9 Responses

  1. Prof. Dickinson:

    We’ve already learned that these attacks by ideologues are beside the point. Regardless of whether they actually believe their own rhetoric, the underlying issue is the extent to which the Republicans want to prevent more torture memos from being released by the Obama administration. But that is obviously not an acceptable basis for blocking Koh’s confirmation. Therefore, some “legitimate” reason has to be found. That Koh harbors a deep desire to impose shari’a on mom and apple pie is that reason. Of course, I don’t doubt that they’re set in their hostility to international law generally, too, but Koh is the nominee to be the legal advisor to the State Department, not the Attorney General. Unless they think the State Department should just ignore international law, too, this has to be about something else (and I suppose I’m being generous insofar as I’m not considering the possibility that they’re blocking Koh just to rankle Obama). The sequence of events involving the disclosure of these memos fits.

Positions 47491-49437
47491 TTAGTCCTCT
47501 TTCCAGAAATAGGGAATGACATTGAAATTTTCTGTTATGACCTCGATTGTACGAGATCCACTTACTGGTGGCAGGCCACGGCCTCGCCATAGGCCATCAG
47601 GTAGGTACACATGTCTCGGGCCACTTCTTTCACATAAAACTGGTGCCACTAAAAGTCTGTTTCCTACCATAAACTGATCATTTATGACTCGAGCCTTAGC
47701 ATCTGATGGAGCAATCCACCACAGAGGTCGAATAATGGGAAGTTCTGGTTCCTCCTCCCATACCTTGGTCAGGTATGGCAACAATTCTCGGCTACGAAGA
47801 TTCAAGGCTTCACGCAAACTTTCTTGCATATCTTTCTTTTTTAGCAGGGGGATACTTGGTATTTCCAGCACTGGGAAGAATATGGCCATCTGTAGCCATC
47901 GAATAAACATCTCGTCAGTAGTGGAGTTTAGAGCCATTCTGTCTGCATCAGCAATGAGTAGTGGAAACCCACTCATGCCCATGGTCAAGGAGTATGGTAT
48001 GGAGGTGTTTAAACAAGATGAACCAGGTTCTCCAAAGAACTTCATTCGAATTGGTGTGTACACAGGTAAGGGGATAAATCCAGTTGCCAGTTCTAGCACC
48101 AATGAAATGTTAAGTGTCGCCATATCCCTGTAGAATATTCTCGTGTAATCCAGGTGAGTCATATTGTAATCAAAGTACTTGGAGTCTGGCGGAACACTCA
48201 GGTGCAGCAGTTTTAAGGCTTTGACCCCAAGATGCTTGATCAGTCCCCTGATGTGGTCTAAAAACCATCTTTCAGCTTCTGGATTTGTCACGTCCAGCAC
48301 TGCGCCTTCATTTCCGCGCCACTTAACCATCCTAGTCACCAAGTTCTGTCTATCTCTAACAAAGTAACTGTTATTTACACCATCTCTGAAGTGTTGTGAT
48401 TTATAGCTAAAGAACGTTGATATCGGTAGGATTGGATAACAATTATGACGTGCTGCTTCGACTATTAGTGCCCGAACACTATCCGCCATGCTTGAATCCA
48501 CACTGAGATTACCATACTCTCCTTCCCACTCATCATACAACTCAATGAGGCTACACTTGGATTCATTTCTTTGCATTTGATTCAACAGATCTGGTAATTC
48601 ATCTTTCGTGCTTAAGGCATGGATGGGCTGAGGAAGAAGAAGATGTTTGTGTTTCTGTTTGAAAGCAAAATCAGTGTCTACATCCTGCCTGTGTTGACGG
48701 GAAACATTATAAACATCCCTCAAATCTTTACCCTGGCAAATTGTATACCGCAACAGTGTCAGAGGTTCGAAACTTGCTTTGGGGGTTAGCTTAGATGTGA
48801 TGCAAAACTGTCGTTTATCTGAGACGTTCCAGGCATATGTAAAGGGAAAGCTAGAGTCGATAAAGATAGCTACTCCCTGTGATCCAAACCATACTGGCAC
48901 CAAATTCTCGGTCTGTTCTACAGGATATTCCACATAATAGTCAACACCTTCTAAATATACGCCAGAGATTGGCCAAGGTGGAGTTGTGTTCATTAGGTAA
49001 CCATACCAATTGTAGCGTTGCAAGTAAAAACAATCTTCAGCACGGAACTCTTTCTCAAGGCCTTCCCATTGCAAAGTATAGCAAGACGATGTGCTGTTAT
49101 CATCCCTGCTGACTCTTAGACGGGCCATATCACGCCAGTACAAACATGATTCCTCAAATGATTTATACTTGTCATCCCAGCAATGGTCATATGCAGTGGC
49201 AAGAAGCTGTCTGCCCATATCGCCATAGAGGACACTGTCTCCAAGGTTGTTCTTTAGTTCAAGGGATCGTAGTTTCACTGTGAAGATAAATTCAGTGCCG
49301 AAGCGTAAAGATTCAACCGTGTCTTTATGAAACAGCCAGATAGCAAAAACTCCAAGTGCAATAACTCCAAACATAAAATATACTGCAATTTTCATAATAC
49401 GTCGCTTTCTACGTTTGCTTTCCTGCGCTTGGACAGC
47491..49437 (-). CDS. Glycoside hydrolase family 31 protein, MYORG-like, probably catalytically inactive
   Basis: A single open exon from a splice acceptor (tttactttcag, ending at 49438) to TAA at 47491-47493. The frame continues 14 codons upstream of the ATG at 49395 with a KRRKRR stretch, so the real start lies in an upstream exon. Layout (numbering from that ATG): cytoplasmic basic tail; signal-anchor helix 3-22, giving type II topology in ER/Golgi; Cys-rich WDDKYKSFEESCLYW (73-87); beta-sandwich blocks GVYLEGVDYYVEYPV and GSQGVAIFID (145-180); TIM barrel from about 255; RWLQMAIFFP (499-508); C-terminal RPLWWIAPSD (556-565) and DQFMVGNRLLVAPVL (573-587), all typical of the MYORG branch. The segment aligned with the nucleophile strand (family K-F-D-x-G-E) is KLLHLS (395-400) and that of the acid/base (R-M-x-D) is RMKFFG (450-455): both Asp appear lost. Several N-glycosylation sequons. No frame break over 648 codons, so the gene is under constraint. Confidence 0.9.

2. “[Academics and NGOs] can only make arguments that it would be in the best interest of the United States to follow certain international norms.”

    Why stop there?  I don’t understand.  What is so special about the “best interest of the United Sates”?  What about the best interest of humanity?